is due to another disease process or use of medication, such as
thiazide diuretics or some chemotherapeutic agents.
Signs and Symptoms
Acute onset of excruciating pain in joint due to accumulation
of uric acid within the joint
Redness due to inflammation around the joint
Nephrolithiasis (kidney stones) due to uric acid deposits in
Joint pain, swelling, warmth
Restricted rangeof movements
Elevated erythrocyte sedimentation rate (ESR).
Elevated serum uric acid level—not seen in all patients
with gout. Typical of primary gout patients prior to
episode of acute joint pain.
Elevated urinary uric acid levels.
Arthrocentesis shows uric acid crystals within the joint
Administer NSAID to decrease inflammation to aid in pain relief
Not aspirin; regular dosing causes retention of uric acid.
Administer uricosuric medications when the total body amount of
urate needs to be decreased.
Low-fat, low-cholesterol diet—elevated uric acid levels accelerate
Immobilize the joint for comfort.
Have the patient drink 3 liters of fluid per day to avoid
crystallization of uric acid in the kidneys.
Increased fluids help flush the uric acid through the kidneys.
Monitor uric acid levels in serum.
Assist with positioning for comfort.
Avoid touching inflamed joint unnecessarily. May need to keep
clothing or bed linen away from area.
Explain to patient:
Which foods are high-purine proteins- organ meats,
Avoid alcohol, which inhibits renal excretion of uric acid.
is a decrease in bone density, making bones more brittle and it
becomes thinner and weaker, and more prone to fractures.
The body continuously replaces older bone with new bone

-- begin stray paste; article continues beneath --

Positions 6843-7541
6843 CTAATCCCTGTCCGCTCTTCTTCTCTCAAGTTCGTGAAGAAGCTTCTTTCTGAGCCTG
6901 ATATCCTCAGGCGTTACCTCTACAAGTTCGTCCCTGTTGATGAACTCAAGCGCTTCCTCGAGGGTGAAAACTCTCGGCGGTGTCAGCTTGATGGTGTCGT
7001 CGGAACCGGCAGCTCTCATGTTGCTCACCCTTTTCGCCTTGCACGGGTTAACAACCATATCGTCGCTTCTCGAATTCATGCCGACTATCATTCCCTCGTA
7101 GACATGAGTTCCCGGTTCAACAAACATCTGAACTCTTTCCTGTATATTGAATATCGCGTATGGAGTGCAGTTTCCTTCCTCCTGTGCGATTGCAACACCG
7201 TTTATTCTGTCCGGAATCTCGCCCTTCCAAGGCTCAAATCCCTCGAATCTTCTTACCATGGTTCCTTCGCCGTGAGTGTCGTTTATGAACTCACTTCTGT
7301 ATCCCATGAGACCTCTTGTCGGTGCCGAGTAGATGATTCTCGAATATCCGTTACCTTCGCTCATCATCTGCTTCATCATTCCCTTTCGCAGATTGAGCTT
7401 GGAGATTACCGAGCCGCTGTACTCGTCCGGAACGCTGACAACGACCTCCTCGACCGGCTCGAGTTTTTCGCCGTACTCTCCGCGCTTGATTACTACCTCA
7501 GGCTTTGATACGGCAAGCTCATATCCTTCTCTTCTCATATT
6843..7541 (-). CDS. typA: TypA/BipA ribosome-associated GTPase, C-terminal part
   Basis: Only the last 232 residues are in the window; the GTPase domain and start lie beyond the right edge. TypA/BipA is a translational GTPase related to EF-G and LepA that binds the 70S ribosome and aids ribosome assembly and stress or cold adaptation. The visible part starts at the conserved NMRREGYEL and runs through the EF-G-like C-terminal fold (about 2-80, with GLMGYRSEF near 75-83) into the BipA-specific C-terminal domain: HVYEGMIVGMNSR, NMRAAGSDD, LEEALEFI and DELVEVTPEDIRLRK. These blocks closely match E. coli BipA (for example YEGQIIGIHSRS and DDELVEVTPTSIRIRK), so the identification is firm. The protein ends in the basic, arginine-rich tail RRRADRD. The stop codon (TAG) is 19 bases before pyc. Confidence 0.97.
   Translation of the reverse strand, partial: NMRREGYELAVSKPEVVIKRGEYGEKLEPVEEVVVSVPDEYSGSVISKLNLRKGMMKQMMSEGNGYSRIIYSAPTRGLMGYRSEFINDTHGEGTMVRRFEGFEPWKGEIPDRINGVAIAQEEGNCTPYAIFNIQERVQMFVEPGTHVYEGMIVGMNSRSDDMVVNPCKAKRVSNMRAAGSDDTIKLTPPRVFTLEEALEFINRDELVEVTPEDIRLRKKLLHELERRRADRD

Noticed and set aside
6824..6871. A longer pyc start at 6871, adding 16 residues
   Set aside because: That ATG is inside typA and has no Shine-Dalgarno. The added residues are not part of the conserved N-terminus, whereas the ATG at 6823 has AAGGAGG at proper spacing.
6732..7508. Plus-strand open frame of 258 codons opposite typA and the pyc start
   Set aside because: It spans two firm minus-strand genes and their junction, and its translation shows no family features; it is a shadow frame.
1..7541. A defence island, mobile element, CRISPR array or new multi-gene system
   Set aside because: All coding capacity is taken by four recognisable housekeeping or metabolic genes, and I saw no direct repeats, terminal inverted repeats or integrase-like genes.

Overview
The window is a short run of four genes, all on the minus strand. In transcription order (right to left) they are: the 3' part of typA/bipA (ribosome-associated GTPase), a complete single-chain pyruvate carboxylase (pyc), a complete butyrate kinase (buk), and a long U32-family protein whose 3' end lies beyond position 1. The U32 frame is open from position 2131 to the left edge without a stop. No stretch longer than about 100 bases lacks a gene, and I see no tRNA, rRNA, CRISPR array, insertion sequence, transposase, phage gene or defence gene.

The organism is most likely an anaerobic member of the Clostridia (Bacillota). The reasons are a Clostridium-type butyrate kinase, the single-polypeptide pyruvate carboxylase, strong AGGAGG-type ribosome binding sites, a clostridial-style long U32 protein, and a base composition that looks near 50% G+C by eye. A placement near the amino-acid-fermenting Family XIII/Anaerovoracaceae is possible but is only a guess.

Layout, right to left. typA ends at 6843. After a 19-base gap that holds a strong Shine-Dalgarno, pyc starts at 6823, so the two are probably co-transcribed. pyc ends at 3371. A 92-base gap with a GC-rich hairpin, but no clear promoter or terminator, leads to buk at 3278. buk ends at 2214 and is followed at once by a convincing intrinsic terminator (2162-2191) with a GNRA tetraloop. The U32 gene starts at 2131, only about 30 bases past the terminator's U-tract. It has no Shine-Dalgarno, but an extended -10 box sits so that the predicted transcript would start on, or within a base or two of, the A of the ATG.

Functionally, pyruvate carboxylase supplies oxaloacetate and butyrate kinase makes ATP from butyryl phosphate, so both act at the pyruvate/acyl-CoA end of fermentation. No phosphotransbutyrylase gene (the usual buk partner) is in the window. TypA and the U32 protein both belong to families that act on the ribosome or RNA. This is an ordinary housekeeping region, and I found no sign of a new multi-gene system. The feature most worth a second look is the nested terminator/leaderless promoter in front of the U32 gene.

through a balance between the osteoblastic and osteoclastic
A disease in which loss of bone exceeds rate of bone formation;
Usually increase in older women.
• WHO defines osteoporosis by bone density:
Normal bone > 833 mg/cm2
Osteopenia 833 to 648 mg/cm2
Osteoporosis < 648 mg/cm2
Lack of physical activity
Osteoporosis can also occur as a secondary disease, due to
Use of medications such as corticosteroids or
Hormonal disorders (Cushing's or thyroid), and
Signs and Symptoms
Back pain due to compression fractures in vertebral bodies
Loss of height
(kyphosis) due to pathologic vertebral fractures; collapsing of the
anterior portion of the vertebral bodies in the thoracic area
Fracture with minor trauma
X-ray shows demineralization of the bone—not an early
Dual energy x-ray absorptiometry (DEXA) shows
decrease in bone mineral density in the hip and spine
compared to young normal patients, and compared to age-
matched, race-matched, sex-matched patients.
Administer calcitonin nasal spray to increase bone density, also has
analgesic effect on bone pain after 2 to 4 weeks.
Administer selective estrogen receptor modulator for postmenopausal
women for prevention of osteoporosis:
Administer vitamin D, which enhances the absorption of calcium;
many patients with osteoporosis are also deficient in vitamin D
Administer calcium, 1000 to 1500 mg per day in divided doses to
Perform range-of-motion activities.
Increase vitamins and calcium in diet.
Pain control if fracture occurs.
Explain to the patient:
How to properly take medications.
Bisphosphonates must be taken first thing in the morning on an empty
stomach, with a full glass of water. The patient can’t lie down for 30 to
60 minutes after taking the medication; this is to reduce risk of
Monitor for side effects of medications—GI effects with
Encourage weight-bearing activity.
Encourage appropriate nutrition.
Affects the cartilaginous joints of the spine and surrounding tissues.
Occasionally, the large synovial joints, may be involved.
Characteristics include spondylosis and fusion of the vertebrae
Usually begins in early adulthood and mainly affects men than women.
Back pain is the characteristic feature.
As the disease progresses, ankylosis (stiffness) of the entire spine may
occur, leading to respiratory compromise and complications.
Focuses on treating pain and maintaining mobility by
Good body positioning and posture are essential, so that if
ankylosis (fixation) does occur, the patient is in the most
Maintaining ROM with a regular exercise and muscle-
strengthening program is especially important.
Nursing Management of Spondylitis
⚫The nurse administers prescribed drugs
⚫Encourages the client to perform ADLs as much as
⚫Teaches the client to perform mild exercises that reduce
stiffness and pain.